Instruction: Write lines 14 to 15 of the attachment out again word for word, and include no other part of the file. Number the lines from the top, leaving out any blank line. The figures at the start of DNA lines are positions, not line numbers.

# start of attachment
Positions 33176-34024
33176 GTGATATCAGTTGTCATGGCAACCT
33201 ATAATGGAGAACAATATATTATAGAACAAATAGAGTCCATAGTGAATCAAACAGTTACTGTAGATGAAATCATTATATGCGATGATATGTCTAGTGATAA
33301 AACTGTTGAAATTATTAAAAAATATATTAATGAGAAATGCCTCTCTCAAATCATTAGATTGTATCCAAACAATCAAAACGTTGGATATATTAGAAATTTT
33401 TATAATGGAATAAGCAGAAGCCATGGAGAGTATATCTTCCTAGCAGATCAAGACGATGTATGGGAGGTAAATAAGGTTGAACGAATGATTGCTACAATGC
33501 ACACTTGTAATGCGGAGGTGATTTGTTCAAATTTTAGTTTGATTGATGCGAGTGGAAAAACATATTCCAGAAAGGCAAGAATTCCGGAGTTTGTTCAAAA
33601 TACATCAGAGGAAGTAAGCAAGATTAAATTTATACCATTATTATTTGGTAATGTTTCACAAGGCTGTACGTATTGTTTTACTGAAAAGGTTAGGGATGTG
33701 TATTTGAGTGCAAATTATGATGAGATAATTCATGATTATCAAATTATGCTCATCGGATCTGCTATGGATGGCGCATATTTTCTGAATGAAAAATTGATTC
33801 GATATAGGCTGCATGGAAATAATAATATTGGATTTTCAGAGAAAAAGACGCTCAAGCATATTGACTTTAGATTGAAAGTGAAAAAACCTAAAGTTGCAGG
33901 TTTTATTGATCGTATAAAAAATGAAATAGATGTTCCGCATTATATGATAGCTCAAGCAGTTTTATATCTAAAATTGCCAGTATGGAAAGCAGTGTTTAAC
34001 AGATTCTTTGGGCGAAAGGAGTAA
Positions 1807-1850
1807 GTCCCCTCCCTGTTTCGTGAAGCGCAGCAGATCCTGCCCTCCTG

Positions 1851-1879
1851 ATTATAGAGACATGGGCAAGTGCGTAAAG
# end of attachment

Positions 1851-1879
1851 ATTATAGAGACATGGGCAAGTGCGTAAAG